Modified Peng Flap
The Peng flap is used for medium to large nasal tip defects. The original Peng flap was primarily an advancement flap, but the Peng flap can be modified to add more of a rotational component. This is essentially a double rotation flap where the pivot point is located along the midline at the nasal root. Rotation flaps are taken from each nasal sidewall and rotated toward the midline to cover the defect. Some pitfalls to this flap include distortion of the symmetry of the nose if the defect is not centrally located. It can also lead to the lifting of the nasal tip or ala. Depending the degree of cheek advancement, tenting may be noted at the base of the ala, which can be corrected with an incision along the alar groove. This flap may be used as a single stage alternative for defects requiring a paramedian forehead flap.
Unique Rotation Flaps
Dorsal Nasal Rotation Flap
Rieger first proposed the dorsal nasal rotation flap in 1967. This flap is used for larger defects less than 2 to 3 cm in size on the distal nose. This flap recruits a reservoir of tissue in the glabella and rotates this tissue along with the nasal dorsum inferiorly to cover the primary defect. The arc of this flap runs along the alar crease superiorly along the nasal sidewall and into the glabella. If the further rotation is required, a back cut can be made along the contralateral side, but should not extend beyond the level of the medial canthus. Marchac et al. described an axial pattern flap using perforators from the angular artery. The vascular supply for this pedicle comes from the medial canthus. Thus back cuts beyond the level of the medial canthus should be avoided as this can impair the vascular supply of the flap. Patient selection is important in this flap as some patients may not have the tissue laxity necessary to execute the flap. It can cause a loss of nasal symmetry, lifting of the nasal tip and ala, and distortion of the ala, if it is not properly designed.
The Mustarde flap is used for defects of the lower eyelid and cheek. This flap disperses tension in a horizontal plane and is used to prevent excessive tension on the lower eyelid and subsequent ectropion. The defect is enlarged into a triangular shape, but if the lesion is more than half the cosmetic subunit, it may be advisable to remove the entire subunit, using the flap to recreate the subunit. The incision is directed laterally from the defect, along with the lower eyelid. The arc after the lateral canthus is directed superolaterally in the temple region. This exaggerated superior movement is made to counteract the increase in tension induced by pivotal restraint due to the primary motion of the flap. The incision then descends along the preauricular skin. This is a large flap, and despite planning for pivotal restraint, may still induce ectropion due to the weight of the flap. Tacking sutures are a frequently used option to offset the weight of the flap. Tacking sutures can be placed into the periosteum along the lateral border of the orbit. The primary motion of the flap can rotate the beard and sideburns onto the cheek making this closure less preferable in male patients.
A similar design, known as the Tenzel flap, is a myocutaneous rotation flap used for defects of the lower eyelid. This is a smaller flap compared to a Mustarde flap which incorporates some of the orbicularis oculi into the flap. The incision is carried along the lower eyelid and proceeds superiorly past the lateral canthus, in a similar fashion to a Mustarde flap. However, the Tenzel flap does not extend as far as the Mustarde flap. This flap relies on the rotation of the temporal skin and usually requires lysis of the lateral canthal tendon. Since this flap is smaller in size compared to a Mustarde flap, it will not need tacking sutures.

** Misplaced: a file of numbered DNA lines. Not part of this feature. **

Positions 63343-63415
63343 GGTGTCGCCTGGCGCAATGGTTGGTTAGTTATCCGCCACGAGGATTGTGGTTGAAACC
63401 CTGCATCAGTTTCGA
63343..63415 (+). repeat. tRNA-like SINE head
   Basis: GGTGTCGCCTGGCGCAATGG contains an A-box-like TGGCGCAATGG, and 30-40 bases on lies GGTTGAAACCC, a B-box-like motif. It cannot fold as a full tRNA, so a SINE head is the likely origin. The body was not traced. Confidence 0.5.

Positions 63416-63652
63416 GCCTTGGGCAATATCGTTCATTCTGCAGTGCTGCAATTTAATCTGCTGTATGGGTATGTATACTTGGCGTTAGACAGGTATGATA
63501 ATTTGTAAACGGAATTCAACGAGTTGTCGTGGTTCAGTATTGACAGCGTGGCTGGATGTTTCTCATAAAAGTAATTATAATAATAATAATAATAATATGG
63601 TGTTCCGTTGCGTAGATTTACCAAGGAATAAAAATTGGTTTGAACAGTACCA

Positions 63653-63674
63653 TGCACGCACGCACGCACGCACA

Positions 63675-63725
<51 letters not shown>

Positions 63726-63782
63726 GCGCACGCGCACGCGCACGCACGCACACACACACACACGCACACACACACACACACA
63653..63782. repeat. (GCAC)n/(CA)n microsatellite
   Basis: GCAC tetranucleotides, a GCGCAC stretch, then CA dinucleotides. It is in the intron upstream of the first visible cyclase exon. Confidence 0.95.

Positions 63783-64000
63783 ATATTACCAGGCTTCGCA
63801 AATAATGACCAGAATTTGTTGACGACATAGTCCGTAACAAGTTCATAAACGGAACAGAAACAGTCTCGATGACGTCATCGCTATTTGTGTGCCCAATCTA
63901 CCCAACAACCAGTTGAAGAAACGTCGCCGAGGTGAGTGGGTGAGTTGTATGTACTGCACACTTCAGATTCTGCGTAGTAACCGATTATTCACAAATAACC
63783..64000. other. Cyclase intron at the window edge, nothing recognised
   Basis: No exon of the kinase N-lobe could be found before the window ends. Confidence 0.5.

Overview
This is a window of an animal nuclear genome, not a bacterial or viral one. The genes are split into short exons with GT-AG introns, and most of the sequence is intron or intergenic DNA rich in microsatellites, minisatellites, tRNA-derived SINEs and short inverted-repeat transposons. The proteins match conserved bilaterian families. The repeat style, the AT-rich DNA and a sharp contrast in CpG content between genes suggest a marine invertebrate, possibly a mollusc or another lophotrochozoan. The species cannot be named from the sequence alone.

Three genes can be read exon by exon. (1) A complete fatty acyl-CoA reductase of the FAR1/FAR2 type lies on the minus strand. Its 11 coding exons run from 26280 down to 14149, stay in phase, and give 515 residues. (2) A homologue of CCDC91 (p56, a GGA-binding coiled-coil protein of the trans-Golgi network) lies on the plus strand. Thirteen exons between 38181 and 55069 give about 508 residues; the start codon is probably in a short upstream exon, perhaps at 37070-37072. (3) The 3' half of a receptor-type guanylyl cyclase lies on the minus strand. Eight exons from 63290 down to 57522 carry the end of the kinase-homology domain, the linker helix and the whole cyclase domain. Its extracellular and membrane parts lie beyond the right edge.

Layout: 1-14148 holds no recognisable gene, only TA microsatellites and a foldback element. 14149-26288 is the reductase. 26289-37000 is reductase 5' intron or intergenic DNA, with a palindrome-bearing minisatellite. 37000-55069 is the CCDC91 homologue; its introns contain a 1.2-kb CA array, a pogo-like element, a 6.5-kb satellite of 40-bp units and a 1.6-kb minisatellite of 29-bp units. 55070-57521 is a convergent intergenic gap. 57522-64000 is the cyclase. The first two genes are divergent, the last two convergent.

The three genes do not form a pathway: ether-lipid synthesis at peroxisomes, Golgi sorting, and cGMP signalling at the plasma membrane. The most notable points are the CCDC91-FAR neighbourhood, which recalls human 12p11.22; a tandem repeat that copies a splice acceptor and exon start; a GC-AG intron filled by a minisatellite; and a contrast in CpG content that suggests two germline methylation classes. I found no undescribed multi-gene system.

The spiral flap has several proposed uses, including defects on the lower eyelid and ventral fingertip. However, the original indication for a spiral flap was for deep defects along the alar groove measuring up to 1.5 cm in size. This flap is useful for the ala because it has the potential to preserve the alar groove or sulcus. The flap is incised similarly to a classic rotation flap. However, because of the spiral shape, there are additional variables to consider including the curvature of the spiral. Defects involving the alar groove should use a spiral where the width of each level of the spiral is the same. This will produce a prominent inward bend that will recreate the groove. Defects along the alar crease will require a shallower depression and should use an algorithmic spiral where each level of the spiral becomes progressively larger. The first arm of the spiral is responsible for the recreation of the alar crease or groove. To properly align this, the first arm of the spiral must have a width equal to the distance from the inferior aspect of the defect to the desired location of the alar groove. This arm will be sutured to rest of flap, thus initiating the spiral. The reservoir for this flap can be taken from the nasal sidewall or an incision directed along the alar groove. The flap will move anteriorly and superiorly or inferiorly depending on the location of the tissue reservoir. The take-off point of the incision is along the inferior aspect of the defect with the arc extending anteriorly. As mentioned above, the first arm of the spiral is sutured to the flap to initiate the spiral and recreate the alar crease or groove. The second stitch anchors the flap to the point of maximal tension along the inferior aspect of the defect.